A Corby woman was overpaid almost £60,000 in benefits after failing to tell the authorities she was living with her husband.
Anne Klemis, 34, pleaded guilty to two counts of dishonestly making a false statement to obtain a benefit at a court hearing last month.
On Monday Northampton Crown Court heard how Klemis, of Westfield Road, had claimed housing benefits as a single parent.
She had a child with then-partner Dean Kennedy in 2009 but did not tell Corby Council of their relationship.
Kennedy began living with her in August 2012 and Klemis failed to declare they were co-habiting each time she filled out a council means form - meaning she received an automatic payment which was too much.
The Department for Work and Pensions (DWP) began investigating Klemis’ claims and it soon became apparent the pair had got married in 2014.
Prosecuting, James Dean told the court that Kennedy began registering items to Klemis’ address - and even told Corby Council he was living there.
He said: “He gave his address as Westfield Road on a number of personal accounts.
“He registered his mobile phone, a loan agreement and his driving licence there.
“In June 2014 he went to Hays and gave Westfield Road as his address and Ms Klemis as an emergency contact.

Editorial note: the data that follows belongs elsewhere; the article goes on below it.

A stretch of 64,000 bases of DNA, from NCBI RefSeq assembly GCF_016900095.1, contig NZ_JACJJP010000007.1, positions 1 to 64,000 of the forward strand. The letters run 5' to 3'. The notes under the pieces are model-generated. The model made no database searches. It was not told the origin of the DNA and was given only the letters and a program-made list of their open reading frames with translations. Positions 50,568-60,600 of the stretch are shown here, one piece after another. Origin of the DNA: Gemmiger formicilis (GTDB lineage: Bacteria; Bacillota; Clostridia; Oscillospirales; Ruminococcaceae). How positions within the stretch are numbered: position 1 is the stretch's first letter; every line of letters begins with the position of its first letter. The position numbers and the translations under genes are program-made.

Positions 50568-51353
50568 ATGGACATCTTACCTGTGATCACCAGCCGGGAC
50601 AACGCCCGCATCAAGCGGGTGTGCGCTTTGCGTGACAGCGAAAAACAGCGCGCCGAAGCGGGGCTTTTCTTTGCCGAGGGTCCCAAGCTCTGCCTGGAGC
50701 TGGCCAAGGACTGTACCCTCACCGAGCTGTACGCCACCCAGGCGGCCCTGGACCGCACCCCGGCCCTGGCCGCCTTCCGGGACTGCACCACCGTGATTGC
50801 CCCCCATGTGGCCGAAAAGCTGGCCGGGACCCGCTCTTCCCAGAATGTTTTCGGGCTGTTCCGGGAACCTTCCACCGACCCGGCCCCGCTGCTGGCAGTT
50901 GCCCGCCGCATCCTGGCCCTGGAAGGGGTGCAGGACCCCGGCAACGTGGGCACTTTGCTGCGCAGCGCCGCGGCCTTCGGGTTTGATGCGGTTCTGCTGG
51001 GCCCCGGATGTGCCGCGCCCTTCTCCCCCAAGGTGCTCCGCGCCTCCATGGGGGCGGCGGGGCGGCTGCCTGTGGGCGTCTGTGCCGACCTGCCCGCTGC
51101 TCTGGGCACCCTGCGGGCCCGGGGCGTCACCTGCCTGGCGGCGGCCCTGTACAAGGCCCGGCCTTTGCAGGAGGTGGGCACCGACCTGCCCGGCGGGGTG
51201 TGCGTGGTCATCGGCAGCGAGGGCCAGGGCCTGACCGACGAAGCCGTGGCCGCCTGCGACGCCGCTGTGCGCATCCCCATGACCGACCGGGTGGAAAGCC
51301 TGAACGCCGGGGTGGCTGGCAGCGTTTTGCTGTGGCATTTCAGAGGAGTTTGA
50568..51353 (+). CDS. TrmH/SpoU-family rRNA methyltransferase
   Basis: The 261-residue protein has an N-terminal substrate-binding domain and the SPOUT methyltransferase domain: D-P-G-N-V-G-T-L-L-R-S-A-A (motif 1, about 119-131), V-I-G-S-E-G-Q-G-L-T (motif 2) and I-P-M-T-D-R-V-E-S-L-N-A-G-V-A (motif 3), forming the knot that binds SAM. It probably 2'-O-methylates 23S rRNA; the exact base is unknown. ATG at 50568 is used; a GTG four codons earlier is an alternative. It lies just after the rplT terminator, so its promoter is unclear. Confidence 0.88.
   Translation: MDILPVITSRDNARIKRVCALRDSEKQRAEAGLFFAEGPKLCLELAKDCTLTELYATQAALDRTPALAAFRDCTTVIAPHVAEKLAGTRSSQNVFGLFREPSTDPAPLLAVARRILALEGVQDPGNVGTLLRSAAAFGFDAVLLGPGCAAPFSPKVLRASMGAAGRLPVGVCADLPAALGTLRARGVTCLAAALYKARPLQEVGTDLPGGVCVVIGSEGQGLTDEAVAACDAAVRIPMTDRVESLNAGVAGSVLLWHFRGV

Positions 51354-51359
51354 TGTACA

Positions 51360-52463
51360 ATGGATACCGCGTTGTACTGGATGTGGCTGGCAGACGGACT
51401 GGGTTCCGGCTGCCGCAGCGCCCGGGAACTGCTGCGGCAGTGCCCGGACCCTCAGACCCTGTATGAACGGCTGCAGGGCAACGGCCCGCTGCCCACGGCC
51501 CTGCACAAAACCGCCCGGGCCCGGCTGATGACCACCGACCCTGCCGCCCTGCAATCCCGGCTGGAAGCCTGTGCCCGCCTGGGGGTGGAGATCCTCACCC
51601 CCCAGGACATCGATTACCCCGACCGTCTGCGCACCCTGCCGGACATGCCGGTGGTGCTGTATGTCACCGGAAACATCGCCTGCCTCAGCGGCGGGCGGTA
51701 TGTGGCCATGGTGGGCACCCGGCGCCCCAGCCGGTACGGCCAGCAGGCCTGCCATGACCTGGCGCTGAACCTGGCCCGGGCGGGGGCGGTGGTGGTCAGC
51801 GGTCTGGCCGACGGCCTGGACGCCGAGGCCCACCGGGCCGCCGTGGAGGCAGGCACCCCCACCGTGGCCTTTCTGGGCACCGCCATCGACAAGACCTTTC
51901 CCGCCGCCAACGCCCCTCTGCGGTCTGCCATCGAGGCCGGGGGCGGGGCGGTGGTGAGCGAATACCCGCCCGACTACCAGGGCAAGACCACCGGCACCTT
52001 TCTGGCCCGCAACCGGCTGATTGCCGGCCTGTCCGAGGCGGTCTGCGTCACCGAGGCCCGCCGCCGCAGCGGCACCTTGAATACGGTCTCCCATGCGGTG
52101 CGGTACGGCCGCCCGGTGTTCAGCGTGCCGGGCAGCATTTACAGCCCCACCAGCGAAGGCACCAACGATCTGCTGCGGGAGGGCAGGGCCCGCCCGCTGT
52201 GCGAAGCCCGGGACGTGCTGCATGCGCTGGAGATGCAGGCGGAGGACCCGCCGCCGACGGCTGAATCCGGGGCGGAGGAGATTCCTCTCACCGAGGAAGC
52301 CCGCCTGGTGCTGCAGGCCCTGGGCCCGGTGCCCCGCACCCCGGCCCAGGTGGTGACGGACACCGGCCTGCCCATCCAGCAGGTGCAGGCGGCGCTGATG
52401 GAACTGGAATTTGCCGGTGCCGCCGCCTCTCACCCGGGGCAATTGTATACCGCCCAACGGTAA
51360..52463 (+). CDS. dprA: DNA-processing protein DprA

“In January 2015 he even told Corby Council that was his address.”
In total, Klemis was overpaid £58,366.32.
Mitigating, Julie Warburton said this was a case of “on-off” co-habiting and that Klemis had already made a repayment of £100.
She said: “The information I have is that they are still not living together in any formal capacity.
“Although she is in receipt of benefits there are continuing deductions.
“She is fully aware that she will be paying this back for a very long time, possibly even the rest of her life.”
Sentencing Klemis to six months in prison suspended for two years, Recorder Huston said: “Your case is that he was not contributing to you or your children.
“But you got married to him and he registered at your address and you did not notify anyone.
“It’s clear that these offences are serious but because of your good character and everything I have heard the custodial sentence will be suspended.
“This matter is not going to go away and it will take you many years to repay it.”
Klemis was also ordered to partake in a rehabilitation programme for 20 years.
Paul Baggaley, DWP Fraud Investigation Manager, said: “Only a small minority of people try to cheat the benefits system, but cases like this show how we are rooting out those who are stealing taxpayers’ money and diverting it away from the people who really need it.”